#tweetyourshabbat is a global movement founded by Carly Pildis, celebrating the struggle and joy of getting Shabbat on the table every week. This is a place for real dinners and real conversations about Jewish life. Join us at Forward in sharing what you’ll be eating and how your feeling this week at #TweetYourShabbat
2020 is finally over! We made it through this garbage fire of a year!
Even though our own Jewish New Year is in September, it’s still fun to believe that when the clock strikes twelve we have a chance to start fresh, a little reset between Yom Kippurs. It’s nice to indulge in the idea that our troubles will melt away when the ball drops, and hope that next year we will be partying in person instead of via Zoom.
I plan to spend the evening in my pajamas with my family, hanging out around the fire drinking champagne with a nice cheese plate and some chocolates, letting my kid stay up as late as she likes for once. She’ll probably fall asleep on me before the ball drops, which for once I really want to see. I’ll kiss my husband over her little head and take a sip of champagne. Happy New Year to all.
The difficult times and the terrible years teach us who we really are. It’s easy to be loving or generous or kind when times are good, but this year we all learned who we were in a crisis. Sometimes I liked who that person was, and some days I didn’t. We all had to grow, change and adapt. This crisis will shape who we are as individuals, as families, and as a nation for years to come. 2021 is a chance to move forward, to redeem ourselves, and hopefully have a happy and healthy new year. Life is more fragile than we realized. What do we want to do with that knowledge?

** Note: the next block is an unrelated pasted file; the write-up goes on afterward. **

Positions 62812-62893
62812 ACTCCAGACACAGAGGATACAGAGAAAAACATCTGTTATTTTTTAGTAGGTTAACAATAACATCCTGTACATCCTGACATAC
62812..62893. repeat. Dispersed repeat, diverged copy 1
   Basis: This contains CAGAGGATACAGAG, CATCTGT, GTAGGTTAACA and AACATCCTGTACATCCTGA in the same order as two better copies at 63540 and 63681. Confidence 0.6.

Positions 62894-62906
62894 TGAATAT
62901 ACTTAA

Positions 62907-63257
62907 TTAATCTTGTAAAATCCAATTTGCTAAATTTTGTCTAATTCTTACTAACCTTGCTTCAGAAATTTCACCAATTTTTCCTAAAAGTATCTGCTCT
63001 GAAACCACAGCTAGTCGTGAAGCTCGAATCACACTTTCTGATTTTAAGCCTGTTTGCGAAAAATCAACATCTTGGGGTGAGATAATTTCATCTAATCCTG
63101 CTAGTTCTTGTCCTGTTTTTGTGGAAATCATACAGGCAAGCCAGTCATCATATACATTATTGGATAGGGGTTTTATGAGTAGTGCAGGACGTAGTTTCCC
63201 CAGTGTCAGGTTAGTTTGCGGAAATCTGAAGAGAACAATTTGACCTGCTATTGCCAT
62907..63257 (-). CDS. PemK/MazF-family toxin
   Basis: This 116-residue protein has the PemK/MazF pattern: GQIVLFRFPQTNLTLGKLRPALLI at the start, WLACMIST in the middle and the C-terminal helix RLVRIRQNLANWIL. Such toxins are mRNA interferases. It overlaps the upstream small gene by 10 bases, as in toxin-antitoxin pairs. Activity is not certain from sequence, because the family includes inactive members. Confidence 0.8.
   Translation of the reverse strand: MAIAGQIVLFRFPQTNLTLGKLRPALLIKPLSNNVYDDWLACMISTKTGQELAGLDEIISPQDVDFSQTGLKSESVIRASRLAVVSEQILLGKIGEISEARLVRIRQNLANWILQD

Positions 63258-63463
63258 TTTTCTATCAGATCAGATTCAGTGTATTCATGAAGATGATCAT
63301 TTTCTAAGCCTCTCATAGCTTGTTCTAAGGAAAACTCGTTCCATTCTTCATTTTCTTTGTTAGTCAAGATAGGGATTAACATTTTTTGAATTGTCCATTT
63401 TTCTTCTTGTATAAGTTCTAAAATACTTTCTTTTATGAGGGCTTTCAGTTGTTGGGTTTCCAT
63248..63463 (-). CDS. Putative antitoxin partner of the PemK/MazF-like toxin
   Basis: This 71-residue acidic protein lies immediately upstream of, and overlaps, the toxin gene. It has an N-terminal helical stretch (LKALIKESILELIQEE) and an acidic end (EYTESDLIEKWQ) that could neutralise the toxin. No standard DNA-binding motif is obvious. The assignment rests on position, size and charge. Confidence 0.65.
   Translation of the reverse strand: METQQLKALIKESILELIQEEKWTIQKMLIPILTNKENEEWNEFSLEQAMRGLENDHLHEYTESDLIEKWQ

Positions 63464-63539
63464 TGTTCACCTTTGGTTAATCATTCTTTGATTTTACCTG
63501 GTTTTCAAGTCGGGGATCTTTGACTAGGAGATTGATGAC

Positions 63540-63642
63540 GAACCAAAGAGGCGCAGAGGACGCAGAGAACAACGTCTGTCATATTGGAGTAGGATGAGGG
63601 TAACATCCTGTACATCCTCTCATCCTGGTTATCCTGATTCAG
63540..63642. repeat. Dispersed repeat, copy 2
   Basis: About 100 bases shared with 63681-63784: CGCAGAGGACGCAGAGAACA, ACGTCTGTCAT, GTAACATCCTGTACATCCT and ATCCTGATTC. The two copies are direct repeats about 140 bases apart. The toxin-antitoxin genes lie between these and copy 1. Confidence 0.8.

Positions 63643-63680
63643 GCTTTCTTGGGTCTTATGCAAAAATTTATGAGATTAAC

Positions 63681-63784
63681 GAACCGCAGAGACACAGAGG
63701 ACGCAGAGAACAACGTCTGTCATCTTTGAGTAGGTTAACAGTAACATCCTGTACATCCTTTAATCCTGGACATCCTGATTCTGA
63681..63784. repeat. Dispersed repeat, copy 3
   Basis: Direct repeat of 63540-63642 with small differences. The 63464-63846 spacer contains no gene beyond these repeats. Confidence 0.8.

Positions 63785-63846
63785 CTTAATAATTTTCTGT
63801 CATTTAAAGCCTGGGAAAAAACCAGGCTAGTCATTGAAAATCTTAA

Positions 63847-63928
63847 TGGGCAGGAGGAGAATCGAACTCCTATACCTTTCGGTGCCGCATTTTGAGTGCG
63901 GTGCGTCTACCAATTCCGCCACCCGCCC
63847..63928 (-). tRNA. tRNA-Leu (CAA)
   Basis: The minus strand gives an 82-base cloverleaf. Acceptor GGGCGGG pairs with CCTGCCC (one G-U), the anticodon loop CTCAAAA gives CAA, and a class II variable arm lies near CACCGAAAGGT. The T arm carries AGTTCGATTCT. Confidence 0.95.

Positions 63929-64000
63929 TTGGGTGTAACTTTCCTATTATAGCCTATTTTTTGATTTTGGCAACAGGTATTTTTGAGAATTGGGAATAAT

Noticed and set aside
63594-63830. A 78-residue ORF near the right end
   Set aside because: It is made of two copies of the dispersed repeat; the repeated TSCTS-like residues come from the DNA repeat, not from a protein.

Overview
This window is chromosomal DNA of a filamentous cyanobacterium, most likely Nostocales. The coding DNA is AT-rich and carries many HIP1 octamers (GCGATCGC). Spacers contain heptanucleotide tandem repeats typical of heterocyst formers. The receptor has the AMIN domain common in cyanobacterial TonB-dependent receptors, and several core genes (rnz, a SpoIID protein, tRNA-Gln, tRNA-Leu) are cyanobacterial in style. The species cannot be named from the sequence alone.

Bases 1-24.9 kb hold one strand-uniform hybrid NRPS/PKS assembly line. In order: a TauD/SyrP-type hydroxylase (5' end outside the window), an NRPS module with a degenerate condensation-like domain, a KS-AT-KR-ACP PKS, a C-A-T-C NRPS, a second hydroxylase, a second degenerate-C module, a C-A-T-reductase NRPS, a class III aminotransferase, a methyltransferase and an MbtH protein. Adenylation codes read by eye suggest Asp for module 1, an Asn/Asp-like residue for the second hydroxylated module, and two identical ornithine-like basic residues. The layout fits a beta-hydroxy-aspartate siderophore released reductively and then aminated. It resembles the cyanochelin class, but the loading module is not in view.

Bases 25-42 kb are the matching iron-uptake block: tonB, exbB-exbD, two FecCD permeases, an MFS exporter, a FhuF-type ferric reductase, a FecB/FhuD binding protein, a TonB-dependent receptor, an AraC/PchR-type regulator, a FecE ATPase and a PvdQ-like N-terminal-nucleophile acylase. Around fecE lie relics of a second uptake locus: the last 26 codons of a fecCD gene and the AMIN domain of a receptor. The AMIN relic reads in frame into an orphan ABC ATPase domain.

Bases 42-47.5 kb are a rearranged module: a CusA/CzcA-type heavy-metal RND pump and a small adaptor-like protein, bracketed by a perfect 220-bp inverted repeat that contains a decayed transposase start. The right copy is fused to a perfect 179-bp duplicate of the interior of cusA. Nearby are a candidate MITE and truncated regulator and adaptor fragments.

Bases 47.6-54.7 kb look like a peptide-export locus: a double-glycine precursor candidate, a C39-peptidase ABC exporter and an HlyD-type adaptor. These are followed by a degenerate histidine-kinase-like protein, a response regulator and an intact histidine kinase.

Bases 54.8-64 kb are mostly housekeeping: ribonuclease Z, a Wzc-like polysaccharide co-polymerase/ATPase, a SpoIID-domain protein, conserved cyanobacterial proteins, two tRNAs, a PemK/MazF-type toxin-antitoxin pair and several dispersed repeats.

Our situation is precarious. Nearly 3,000 Americans are dying a day, and we could hit 400,000 dead by springtime. While the end of the year feels like a fresh start, in truth we must double down on the fight we started in 2020. Our individualism, a deeply American character trait, is killing us. We need to think about the collective in order to minimize the tragic loss of life in 2021.
This year, New Year’s Day is also Shabbat. A time to rest, to reflect, to enjoy a respite before the hard days ahead. While the end of December can feel weightless as time stretches on without its normal structure, Shabbat grounds us and brings us back to reality. We wake up tired with a champagne headache, and stretch our arms out. No matter what comes in this year, Shabbat always begins Friday at sunset. No matter what tragedies or challenges we face Shabbat will keep us, as long as we keep Shabbat.
The first Shabbat of the year poses a challenge. By dinnertime on New Year’s day, I am usually ready for sleep, and I am way too tired to spend the whole afternoon cooking. The best meal on New Year’s Day is brunch, and so today is the perfect day to serve brunch on Shabbat. French toast bread pudding is perfect for the occasion. It feels luxurious and rich, it’s easy on the cook, and you can eat it in your pajamas. Serve it with berries (feel free to sprinkle those with your leftover champagne) and a bracing bitter salad like arugula or frisee to round out the meal. Mimosas welcomed.
How was your week? How are you spending Shabbat? Let us know at #tweetyourshabbat! Everyone is welcome at this table! Come hungry.